ASCE Risk Categories Explained

ASCE Risk Categories Explained

 

Risk 1

Storage Sheds, Temporary Structures

Low Occupancy,

Low Risk Structures

Risk 2

Homes, Businesses,

(Most Structures) Standard Occupancy

Risk 3

Schools, Gathering Places, Public
Utilities,

High Occupancy

 

Risk 4

Hospitals,

Emergency Utilities,

Sensitive Occupancy

High Risk Structures

Building codes require that every designed structure be classified by its level of importance against its possible failure under extreme conditions. In this way, important structures that experience high or sensitive occupancy (such as schools and hospitals), are more conservatively designed than structures that put human life less at-risk (such as storage sheds and businesses).

The ASCE 7-16 and IBC (2018) use the concept of “Risk Categories” to determine acceptable design criteria and factors of safety when calculating Wind, Snow, Flood, Ice, and Seismic forces that structure may experience throughout its lifespan. This loosely means that a structure with a risk category of I should theoretically fail before a II, III, or IV. Morally, structures with lower risk categories should not cause undue damage to their neighboring structures, but they should otherwise fail before any nearby habitable & important structures.

ASCE & IBC Risk Category Definitions
Below is table 1604.5 from the International Building Code (2018) which provides the general guidelines of which structures should be
considered for each risk category. It is important to note that although other codes & standards may have similar definitions or reference back to this table, it is always up to the discretion of the designing engineer & building department official to determine and agree upon the design criteria and risk categorization of a structure.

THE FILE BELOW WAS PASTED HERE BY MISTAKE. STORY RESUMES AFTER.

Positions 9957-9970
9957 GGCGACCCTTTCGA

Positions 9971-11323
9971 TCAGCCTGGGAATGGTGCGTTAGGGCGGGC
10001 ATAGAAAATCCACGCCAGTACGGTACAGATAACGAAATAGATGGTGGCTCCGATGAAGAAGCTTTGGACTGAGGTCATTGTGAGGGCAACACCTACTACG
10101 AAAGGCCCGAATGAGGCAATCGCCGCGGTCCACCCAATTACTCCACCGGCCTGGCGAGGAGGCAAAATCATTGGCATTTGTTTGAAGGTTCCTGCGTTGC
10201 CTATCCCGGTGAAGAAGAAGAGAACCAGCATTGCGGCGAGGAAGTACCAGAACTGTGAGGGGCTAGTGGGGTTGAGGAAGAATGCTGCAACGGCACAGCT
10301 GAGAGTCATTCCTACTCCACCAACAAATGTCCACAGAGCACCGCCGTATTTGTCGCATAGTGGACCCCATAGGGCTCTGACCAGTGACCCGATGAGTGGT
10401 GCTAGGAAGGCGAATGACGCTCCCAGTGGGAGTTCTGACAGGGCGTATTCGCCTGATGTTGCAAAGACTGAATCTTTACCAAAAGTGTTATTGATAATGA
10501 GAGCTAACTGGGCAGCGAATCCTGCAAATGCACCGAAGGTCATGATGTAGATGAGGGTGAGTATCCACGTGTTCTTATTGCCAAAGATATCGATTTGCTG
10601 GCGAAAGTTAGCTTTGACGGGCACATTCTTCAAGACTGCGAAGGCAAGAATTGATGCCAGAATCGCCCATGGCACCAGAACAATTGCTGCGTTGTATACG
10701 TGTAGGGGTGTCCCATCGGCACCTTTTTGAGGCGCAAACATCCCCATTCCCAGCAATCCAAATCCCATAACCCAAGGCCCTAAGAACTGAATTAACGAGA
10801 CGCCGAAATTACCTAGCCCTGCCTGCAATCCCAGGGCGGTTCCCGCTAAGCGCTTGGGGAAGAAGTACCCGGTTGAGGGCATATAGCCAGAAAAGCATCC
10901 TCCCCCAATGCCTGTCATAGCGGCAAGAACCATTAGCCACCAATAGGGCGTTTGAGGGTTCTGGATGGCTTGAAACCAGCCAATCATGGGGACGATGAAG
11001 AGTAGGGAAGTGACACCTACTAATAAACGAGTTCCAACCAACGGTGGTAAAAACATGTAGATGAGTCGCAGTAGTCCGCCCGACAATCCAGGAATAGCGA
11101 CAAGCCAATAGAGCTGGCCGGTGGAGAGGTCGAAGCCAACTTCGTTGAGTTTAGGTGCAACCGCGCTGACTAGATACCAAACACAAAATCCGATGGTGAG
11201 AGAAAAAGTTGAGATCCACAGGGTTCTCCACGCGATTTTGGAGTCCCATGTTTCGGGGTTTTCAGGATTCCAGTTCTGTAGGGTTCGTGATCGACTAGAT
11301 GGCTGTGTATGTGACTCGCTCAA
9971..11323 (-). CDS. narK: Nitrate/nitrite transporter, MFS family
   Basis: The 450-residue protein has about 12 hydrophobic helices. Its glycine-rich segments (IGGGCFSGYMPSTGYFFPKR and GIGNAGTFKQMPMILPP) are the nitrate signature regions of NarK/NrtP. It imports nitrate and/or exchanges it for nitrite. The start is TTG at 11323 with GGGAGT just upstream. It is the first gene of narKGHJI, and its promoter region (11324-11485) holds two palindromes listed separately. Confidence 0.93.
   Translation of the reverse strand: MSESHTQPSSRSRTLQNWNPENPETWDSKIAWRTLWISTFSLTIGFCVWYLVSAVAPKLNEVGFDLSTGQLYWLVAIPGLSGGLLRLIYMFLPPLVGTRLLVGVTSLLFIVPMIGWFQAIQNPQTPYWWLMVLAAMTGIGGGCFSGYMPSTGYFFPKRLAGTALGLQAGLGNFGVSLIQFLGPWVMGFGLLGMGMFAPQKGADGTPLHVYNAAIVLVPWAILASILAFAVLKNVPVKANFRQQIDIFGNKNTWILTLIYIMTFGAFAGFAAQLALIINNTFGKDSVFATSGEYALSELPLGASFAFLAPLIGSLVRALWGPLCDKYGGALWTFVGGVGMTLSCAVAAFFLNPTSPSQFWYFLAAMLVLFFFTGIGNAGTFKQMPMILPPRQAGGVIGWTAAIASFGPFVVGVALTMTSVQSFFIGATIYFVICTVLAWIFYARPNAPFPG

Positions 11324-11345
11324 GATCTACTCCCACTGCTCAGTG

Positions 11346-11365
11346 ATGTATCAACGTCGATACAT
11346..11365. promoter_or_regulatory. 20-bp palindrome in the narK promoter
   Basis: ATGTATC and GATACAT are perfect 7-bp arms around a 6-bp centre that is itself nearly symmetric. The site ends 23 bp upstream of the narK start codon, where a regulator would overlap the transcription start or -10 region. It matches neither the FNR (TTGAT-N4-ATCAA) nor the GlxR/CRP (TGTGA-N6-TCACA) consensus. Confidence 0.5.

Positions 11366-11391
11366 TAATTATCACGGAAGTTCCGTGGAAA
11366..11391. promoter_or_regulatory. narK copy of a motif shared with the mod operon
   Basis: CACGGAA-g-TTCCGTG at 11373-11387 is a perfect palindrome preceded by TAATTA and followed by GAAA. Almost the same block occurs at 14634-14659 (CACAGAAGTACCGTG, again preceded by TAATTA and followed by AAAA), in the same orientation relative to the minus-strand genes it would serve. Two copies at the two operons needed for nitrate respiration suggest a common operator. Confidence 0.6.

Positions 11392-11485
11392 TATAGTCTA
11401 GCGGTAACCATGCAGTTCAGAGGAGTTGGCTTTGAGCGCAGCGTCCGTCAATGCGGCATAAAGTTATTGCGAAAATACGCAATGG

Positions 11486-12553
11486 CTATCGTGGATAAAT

Generally, these risk categories can be broken down as:

Risk 1: Storage Sheds. temporary structures – low occupancy, low risk

Risk 2: Most habitable structures such as homes & businesses – standard occupancy & risk

Risk 3: Schools, gathering places, nonessential public utilities – high occupancy, reasonable risk

Risk 4: Hospitals, emergency utilities – sensitive occupancy, high risk


How Risk Category Influences Design

Once determined, a structure’s Risk Category can be used to find appropriate conditions and safety factors for design. This means that if a home (Risk 2) were to be built near a hospital (Risk 4), the hospital may need to be designed considering higher wind speeds and safety factors than the home, despite feeling the same effects of extreme weather.

The design process varies for different extreme weather situations, but here is a basic outline of how Risk Categorization affects the most common design scenarios:

Wind Design:

As used in ASCE 7-16, Risk Category is used to determine the ultimate wind speed that is used to be in the design of any job across the country. The ASCE provides charts to find the ultimate wind speed anywhere in the Unites States for each Risk Category. However, the ATC also provides an interactive tool that can look up wind speeds, snow loading, and seismic design criteria by searching an address:




ASCE 7-16:
Risk II Wind Speeds

ASCE 7-16:
Risk IV Wind Speeds

Hazards.ATCouncil.Org


Notice that for higher risk categories, ultimate wind speeds increase. By using these higher wind speeds, the ASCE avoids the need to increase safety factors elsewhere in calculation of pressures and loading. Wind calculations do often require one more site categorization called “Exposure Category” (Which we cover in a separate article here). With those 2 pieces of information, you are ready to calculate wind pressures on all sorts of structures using the guidelines of ASCE 7-16 or one of our intuitive design nm calculators.